This is why I now travel with only one light backpack (carry on) and one suitcase (check in). Anything more than that can spell disaster for me. Not only is having too many bags a challenge physically, it’s also mentally distressing for me. Having fewer bags means fewer pieces to keep an eye on, fewer pieces to wait for at the carousel, and fewer pieces to carry!

If you don’t want any surprises at the airport, purchase a weighing scale and measure right after packing. This way, you’ll know immediately if you’re over and avoid paying more or leaving items behind at the airport.

The rise of low-cost carriers has allowed us to pay for only the things we need, and that also applies to baggage allowance. If you only need 20 kilos, pay for only 20 kilos and no more than that.

Again, for Cebu Pacific Air, here are your options:

  • Standard – 2 pieces, up to 20 kilos total
  • Large – 3 pieces, up to 32 kilos total
  • Extra Large – 4 pieces, up to 40 kilos total

Know how much you need upon booking, because that’s when it’s cheapest.

You can also choose to add it afterward using the “Manage Booking” option on the site; this option is available up to four hours before flight departure. From the four-hour mark till the gate closes, you can only purchase the 20 kilos (2 pieces) option at the counter.

On the day of travel, no bag should exceed 32 kilos per piece.

I used to bring at least 12 sets of clothes for a 12-day trip. LOL. Doing the laundry was just not part of my itinerary.

But when I started traveling for at least three weeks, I knew I needed something else. Surely, I couldn’t bring 21 sets of clothes! That’s when I discovered the joy of visiting laundromats. It was therapeutic in a way. Does it sound crazy? I finally had an excuse to just sit and wait, and read a book or listen to music in peace. I know I sound like a tito, but it’s true.

In destinations where laundromats aren’t a thing, I just find a laundry shop and have it done there. Yes, that’s extra cost, but at least I didn’t have to endure carrying heavy bags during the trip.

Either way, taking care of laundry during travel minimizes the amount of load you need to carry.

Once upon a time, I foolishly agreed to carry a suitcase that my sister packed. I knew they would mostly be clothes and pasalubong, but I didn’t watch her do it. That was a mistake.

While I was at Narita Airport, waiting for boarding time, my name was called and I was asked to proceed somewhere near the area. Then an airport staff appeared with my sister’s suitcase. She said that the x-ray machines (or whatever) detected something that was not allowed and they needed it removed. The thing is, the suitcase was huge and almost bursting with clothes and chocolates. When I opened it, I had to dig deep and remove my sister’s clothes to find the item. I was so nervous the whole time because I didn’t know what was in there! The culprit turned out to be a power bank. Imagine if it were something worse. What’s more embarrassing was that I couldn’t close the suitcase anymore. Hahaha.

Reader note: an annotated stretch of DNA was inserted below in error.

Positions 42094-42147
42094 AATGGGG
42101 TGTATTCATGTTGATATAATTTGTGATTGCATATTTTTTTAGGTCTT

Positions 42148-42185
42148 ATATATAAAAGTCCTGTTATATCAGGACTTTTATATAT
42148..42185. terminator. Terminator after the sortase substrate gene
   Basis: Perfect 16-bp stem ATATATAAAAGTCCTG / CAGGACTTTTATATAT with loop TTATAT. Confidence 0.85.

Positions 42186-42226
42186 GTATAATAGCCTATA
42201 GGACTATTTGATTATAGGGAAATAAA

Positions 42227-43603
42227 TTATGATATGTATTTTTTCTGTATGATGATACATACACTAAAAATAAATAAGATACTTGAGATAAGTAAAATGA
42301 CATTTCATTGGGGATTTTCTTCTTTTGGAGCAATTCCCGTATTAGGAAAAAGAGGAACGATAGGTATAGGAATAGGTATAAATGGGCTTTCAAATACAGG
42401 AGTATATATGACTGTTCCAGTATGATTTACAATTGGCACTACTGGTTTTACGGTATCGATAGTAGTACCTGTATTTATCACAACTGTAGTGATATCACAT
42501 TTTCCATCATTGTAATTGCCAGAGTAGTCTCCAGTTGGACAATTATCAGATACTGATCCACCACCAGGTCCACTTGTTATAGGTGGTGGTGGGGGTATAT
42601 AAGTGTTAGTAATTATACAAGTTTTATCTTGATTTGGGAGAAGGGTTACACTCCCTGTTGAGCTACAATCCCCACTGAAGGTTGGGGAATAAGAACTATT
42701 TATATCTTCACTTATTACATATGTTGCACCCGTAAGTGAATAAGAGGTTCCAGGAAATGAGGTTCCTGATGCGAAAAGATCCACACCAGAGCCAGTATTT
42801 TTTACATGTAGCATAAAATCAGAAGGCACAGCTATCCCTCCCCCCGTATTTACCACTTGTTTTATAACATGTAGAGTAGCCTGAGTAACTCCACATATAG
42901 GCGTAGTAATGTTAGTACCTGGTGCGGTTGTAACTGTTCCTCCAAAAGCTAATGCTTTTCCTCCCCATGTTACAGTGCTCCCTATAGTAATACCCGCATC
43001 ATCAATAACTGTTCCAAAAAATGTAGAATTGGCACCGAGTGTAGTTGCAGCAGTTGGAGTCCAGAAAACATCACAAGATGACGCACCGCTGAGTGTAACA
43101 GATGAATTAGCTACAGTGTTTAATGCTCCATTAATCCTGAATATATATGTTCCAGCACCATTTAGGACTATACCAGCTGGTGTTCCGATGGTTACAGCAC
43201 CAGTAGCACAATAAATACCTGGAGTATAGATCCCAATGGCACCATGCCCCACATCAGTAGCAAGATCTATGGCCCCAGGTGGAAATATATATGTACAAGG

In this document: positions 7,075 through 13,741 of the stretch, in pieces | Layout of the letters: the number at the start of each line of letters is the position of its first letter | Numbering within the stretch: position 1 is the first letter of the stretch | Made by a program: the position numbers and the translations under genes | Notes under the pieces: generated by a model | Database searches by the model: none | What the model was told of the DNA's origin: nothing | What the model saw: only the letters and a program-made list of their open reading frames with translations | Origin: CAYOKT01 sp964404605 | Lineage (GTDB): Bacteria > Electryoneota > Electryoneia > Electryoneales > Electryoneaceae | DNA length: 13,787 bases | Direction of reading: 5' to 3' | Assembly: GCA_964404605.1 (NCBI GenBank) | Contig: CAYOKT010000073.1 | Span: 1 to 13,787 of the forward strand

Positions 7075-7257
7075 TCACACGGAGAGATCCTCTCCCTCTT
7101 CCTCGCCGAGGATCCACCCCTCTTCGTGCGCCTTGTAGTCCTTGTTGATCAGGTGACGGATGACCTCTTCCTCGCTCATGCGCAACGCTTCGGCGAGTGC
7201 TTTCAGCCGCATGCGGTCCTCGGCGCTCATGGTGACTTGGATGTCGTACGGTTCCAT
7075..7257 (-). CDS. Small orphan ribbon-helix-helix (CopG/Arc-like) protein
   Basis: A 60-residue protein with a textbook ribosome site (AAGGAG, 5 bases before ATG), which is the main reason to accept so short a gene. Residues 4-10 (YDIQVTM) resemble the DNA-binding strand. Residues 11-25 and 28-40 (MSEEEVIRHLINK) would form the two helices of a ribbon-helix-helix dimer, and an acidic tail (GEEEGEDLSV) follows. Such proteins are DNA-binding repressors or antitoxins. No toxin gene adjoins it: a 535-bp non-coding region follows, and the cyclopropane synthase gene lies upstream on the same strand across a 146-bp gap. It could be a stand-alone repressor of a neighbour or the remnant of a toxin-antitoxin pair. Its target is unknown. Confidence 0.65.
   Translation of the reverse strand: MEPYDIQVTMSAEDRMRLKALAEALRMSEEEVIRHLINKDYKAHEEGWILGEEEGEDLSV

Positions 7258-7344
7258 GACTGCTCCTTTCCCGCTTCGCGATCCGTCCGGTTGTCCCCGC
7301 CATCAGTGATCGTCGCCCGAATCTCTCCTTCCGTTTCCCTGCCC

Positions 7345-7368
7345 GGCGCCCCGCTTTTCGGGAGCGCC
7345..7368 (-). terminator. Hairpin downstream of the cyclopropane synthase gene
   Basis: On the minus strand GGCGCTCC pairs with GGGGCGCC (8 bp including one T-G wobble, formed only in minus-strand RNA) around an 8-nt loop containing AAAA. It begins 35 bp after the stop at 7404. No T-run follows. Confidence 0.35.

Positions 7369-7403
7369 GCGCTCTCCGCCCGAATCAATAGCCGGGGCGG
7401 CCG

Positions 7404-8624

Another reason why you need to be on top of it is because some countries apply penalty fees to violations. For example, Japan prohibits meat or meat products to get into their country. If your bag has them even if you don’t know it, you’re still liable and will be required to pay the fine.

And please don’t carry anyone else’s bag, especially if they’re from strangers!

A power strip is a series of electrical sockets that allow multiple electrical devices to be powered from a single source. If you have a number of gadgets that you need to charge, this is a handy device.

But what I like about having a power strip is not just being able to charge my gadgets, it also stops me from forgetting them or leaving them behind. Because all the cables are in one place, you can find them quickly and never forget about them. It’s not uncommon to unintentionally leave behind the pocket wifi charging by the TV or the camera battery charging on the floor. True story! Haha.

However, because you’re dealing with electricity, it is important that you don’t misuse it. First, don’t leave it plugged in. Only use it for light-load devices like mobile phone or camera. And don’t overload it. Just because it has seven sockets doesn’t mean you have to use all of them at once.

Also, do research on the voltage requirements and local laws of the destination where you’re heading before you go. For example, cruise ships don’t allow power strips onboard.


This post is brought to you by Cebu Pacific Air.